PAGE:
Definition of hold up enlgish

This is English that turns into reverse English after contact with the object ball. This will close up the angle on a bank.

24 Random Essential Billiards Terms

The angle at which a ball approaches a rail, as measured from the perpendicular to the rail.
This is what is brought to the table if you are playing at your best potential.
When playing 9 Ball, a dead ball is an object ball the falls into a pocket when a foul has been committed (for example, the shooter scratches or does not hit the lowest ball first). If keeping score by counting balls fallen, neither player gets the point for that ball.
A pool cue designed for breaking. Along with sometimes having unusual weight or balance to build maximum speed for the cue ball, some break cues have stiffer shafts and special breaking cue tips to transfer energy more efficiently to the cue ball.
This is a shot in snooker where the cue ball follows a struck object into the pocket.
An intentionally amateurish stroke to disguise one's ability to play.
Also dead ball shot. A shot intended to slow down or "kill" the cue ball's speed as much as possible after contact with an object ball; usually a shot with draw, often combined with inside english. It is often shortened to kill.
This is a fine powdery substance used to assist the sliding of the cue over the hand bridge.
To create contact with the cue ball or an object ball.
In certain carom billiards games, any shot in which the cue ball is sucessfully caromed off an object ball to strike another object ball (with or without contacting cushions in the interim) is a considered a billiards shot.
In the carom games, any shot where the end result is all the balls near each other; ideally, in position for the start of a nurse on the next stroke.
Extreme application of draw. This when the draw back of the cue ball is your first priority, and you apply extra draw to the hit of the cue ball.
Same as solids, in New Zealand. Compare little, small, reds, low, spots, dots; contrast overs.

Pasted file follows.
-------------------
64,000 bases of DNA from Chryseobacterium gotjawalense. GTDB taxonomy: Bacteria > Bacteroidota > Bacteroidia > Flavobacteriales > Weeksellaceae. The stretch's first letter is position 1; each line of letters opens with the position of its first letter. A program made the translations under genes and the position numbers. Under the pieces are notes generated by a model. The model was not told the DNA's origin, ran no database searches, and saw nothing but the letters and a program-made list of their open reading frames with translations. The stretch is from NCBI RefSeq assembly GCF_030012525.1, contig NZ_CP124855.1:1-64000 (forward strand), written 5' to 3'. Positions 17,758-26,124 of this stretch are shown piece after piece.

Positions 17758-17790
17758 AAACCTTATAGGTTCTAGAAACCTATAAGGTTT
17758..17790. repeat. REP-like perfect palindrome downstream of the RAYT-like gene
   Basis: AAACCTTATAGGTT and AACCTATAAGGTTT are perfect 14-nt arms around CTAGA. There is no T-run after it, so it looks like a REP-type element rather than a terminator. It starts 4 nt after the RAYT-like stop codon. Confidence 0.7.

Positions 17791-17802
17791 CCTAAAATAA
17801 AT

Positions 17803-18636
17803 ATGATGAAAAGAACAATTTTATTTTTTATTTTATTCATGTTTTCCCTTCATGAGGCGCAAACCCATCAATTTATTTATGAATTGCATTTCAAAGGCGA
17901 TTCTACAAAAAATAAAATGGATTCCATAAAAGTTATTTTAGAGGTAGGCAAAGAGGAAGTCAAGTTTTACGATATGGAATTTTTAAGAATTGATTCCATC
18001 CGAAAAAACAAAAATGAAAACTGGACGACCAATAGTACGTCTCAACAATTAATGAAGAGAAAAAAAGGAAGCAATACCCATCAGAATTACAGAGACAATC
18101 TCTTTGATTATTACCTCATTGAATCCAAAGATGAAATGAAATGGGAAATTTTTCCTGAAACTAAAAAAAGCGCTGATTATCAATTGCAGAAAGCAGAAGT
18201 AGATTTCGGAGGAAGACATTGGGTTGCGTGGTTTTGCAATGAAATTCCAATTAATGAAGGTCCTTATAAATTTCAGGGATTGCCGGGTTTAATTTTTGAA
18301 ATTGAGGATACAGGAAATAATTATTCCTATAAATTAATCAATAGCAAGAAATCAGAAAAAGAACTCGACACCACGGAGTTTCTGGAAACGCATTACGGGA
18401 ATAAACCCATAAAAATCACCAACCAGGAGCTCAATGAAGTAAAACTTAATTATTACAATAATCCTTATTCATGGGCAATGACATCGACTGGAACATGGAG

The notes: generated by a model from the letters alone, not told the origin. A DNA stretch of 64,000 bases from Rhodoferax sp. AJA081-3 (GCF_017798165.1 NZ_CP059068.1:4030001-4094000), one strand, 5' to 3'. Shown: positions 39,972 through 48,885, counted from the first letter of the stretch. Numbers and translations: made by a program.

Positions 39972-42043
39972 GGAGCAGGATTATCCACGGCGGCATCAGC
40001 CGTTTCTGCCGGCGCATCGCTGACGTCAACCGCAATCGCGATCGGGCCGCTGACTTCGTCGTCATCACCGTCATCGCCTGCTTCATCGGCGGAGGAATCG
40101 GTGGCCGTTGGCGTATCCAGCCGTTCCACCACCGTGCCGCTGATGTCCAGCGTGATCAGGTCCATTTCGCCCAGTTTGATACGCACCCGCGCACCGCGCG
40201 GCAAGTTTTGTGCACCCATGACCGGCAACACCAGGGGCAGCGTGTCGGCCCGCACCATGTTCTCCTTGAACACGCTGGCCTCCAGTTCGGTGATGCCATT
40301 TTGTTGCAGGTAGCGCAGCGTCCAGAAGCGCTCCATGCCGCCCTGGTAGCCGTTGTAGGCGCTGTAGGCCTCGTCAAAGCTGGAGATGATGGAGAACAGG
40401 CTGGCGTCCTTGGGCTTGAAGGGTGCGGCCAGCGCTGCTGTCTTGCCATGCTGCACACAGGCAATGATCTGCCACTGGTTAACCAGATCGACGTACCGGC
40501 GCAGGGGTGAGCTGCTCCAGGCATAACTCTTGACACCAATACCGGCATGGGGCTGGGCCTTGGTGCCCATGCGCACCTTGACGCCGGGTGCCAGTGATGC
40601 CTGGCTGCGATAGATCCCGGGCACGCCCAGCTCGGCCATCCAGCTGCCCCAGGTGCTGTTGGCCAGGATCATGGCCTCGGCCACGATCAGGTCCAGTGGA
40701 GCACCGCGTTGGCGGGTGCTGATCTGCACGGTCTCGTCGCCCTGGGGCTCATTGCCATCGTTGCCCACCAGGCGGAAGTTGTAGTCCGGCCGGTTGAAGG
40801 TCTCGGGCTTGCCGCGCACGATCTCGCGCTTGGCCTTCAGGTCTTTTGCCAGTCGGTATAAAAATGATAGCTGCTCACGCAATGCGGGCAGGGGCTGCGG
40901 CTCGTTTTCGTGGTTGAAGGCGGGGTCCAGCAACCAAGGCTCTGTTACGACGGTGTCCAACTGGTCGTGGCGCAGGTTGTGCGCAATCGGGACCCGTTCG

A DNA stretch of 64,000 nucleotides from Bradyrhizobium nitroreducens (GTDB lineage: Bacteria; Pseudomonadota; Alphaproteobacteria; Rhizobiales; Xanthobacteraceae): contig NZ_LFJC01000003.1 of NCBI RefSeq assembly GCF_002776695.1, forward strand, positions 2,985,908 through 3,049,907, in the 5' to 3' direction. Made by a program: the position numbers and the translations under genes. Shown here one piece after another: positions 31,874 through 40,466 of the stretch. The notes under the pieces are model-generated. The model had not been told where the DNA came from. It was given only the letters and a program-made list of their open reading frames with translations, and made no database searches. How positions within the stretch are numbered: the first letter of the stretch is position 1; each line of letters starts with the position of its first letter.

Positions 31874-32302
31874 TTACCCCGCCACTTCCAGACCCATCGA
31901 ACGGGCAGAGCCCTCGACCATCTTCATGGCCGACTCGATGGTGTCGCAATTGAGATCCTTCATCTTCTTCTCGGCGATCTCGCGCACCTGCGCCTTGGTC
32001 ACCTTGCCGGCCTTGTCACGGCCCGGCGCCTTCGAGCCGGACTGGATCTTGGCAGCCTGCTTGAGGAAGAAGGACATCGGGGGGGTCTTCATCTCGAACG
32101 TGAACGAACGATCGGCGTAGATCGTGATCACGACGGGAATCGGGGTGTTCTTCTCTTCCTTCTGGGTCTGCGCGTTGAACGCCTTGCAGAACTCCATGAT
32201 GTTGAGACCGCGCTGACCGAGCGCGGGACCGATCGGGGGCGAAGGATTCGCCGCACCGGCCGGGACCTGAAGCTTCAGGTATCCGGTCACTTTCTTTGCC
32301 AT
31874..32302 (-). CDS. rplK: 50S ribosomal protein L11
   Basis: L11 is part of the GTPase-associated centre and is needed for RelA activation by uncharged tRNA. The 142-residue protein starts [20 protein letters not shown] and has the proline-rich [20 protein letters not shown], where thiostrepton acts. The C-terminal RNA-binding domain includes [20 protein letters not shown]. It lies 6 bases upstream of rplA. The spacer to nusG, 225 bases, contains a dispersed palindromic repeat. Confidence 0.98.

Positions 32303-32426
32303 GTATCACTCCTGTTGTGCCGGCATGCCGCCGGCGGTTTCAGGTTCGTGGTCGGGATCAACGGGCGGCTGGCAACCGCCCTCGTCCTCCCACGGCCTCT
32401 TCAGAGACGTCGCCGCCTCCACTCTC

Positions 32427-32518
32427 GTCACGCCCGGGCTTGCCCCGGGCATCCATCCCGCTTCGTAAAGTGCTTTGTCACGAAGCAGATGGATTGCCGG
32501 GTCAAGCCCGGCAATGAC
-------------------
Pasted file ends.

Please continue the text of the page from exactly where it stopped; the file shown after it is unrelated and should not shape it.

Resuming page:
Also known as back spin, a type of spin applied to the cue ball by hitting it below its equator, causing it to spin backwards even as it slides forward on the cloth. Back spin slows the cue ball down, reduces its travel, and narrows both the carom angle after contact with an object ball, and angle of reflection off a cushion. There are several variant terms for this, including "bottom" and "bottom spin" in the US and "screw" in the UK. Draw is thought to be the first spin technique understood by billiards players prior to the introduction of leather tips, and was in use by the 1790s.
The person in charge of the game whose primary role is to ensure adherence by both players to the appropriate rules of the game being played. Other duties of the referee include racking each frame, re-spotting balls during the course of a game, maintaining the equipment associated with the table (e.g. keeping the balls clean), controlling the crowd and, if necessary, controlling the players. Formerly sometimes referred to as the umpire.
Same as spot
The pocket chosen to house the selected ball in your called shot.
An exhibition shot designed to impress either by a player's skill or knowledge of how to set the balls up and take advantage of the angles of the table; usually a combination of both. A trick shot may involve items otherwise never seen during the course of a game, such as bottles, baskets, etc., and even members of the audience being placed on or around the table.
Also massé shot. A steep curve or complete reversal of cue ball direction without the necessity of any rail or object ball being struck, due to extreme spin imparted to the cue ball by a steeply elevated cue. For Example: shooting with extreme english by holding the cue at a position of 30-90 degrees while applying left or right spin.
To play a shot using a more difficult application of stroke and speed to achieve a certain desired position for the next shot, even at the expense of or sharply increasing the likelihood of a miss.
This is to have control on the cue ball in your shots.
To elevate the back of the cue on a shot.
When an opponent either purposely successfully executes a defensive shot or misses their shot resulting in a bad leave for the next player.
Example: "I was left bad every time he missed his shot".
Certain rules say you must designate your shot before taking it. Generally this is just calling the ball to be sunk in which pocket, and is not dependent on touching rails or other balls, but very well can be.